New England's astonishing NFL record of 38 consecutive quarters with a score petered out in the fourth quarter, the inevitable result of an exaggerated manpower shortage.
Those days are gone.
Lewis went down with a torn ACL in Week 9. Edelman broke a bone in his foot in Week 10. By the end of Week 11, Amendola and No. 3 receiver Aaron Dobson were watching from the sideline with injuries of their own. Brady was left to battle Ryan's chaos-inducing blitzes with a banged-up offensive line and undrafted rookie receiver Chris Harper.
The loss in efficiency and dynamism is tangible. Defenses have already begun stacking the box versus the run and sending two or three defenders at game-wrecking tight end Rob Gronkowski, stifling a once mighty attack.
The majority of Brady's 19 incompletions versus the Bills were voluntary throwaways due to pressure or coverage. Easy throws were few and far between.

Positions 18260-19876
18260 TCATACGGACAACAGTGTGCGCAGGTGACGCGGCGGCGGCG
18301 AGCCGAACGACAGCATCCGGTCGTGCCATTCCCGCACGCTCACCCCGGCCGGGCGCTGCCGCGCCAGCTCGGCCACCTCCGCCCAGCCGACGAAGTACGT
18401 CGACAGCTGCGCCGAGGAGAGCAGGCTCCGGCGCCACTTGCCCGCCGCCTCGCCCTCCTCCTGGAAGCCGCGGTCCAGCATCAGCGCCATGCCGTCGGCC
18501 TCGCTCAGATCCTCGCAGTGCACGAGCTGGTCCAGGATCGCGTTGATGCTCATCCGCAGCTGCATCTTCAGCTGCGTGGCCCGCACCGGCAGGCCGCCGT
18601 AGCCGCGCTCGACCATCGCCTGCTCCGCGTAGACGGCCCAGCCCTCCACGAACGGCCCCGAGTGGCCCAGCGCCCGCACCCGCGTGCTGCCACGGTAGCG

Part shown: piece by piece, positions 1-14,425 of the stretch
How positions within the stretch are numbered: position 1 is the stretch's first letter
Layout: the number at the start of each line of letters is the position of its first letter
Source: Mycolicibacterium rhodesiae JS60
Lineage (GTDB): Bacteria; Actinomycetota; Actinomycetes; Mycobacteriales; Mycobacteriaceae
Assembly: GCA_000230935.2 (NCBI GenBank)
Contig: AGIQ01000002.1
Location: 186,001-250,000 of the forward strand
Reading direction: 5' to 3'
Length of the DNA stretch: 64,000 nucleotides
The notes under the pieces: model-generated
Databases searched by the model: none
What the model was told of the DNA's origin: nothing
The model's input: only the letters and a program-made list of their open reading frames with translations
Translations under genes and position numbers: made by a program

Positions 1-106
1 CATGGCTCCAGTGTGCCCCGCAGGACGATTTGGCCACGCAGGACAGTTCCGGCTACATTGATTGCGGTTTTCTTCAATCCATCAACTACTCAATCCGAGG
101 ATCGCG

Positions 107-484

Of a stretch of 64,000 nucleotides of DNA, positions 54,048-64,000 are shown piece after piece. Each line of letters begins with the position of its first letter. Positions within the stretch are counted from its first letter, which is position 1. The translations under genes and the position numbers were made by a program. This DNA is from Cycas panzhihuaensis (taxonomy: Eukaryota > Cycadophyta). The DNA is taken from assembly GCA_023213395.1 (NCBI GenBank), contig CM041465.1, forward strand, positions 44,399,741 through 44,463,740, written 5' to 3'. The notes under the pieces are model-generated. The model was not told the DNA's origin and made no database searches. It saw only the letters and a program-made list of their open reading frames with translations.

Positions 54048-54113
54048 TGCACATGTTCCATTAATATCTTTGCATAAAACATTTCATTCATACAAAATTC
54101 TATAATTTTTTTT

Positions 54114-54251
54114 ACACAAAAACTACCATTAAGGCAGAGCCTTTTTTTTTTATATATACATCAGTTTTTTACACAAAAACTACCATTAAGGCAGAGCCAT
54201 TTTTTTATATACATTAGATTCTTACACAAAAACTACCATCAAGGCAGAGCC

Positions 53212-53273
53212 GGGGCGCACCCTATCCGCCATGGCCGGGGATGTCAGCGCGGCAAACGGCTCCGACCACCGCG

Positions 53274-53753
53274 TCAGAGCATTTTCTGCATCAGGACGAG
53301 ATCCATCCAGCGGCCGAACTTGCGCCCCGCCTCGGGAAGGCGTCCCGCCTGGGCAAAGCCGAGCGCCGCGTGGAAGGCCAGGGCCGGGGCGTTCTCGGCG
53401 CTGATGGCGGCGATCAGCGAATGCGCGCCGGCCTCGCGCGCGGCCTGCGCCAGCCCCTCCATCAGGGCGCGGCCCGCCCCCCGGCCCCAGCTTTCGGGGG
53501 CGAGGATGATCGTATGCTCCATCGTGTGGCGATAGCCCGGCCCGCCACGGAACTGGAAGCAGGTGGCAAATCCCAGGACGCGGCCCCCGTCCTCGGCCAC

After tossing just one interception in his first seven games, Brady has been picked in each of the past three.
The Patriots' dynasty has taught Bill Belichick a valuable lesson over the past decade and a half: the first third of the season is a period of experimentation, the middle of the season is about establishing an identity and the final month is the time for a playoff contender to hit its stride as a well-oiled machine.
"We'll have to get creative," Brady said Monday night. "Think of different things."
Belichick and Brady will go back to the drawing board to do what they do better than any coach-quarterback combination in modern NFL history: make the requisite adjustments to suit the personnel on hand.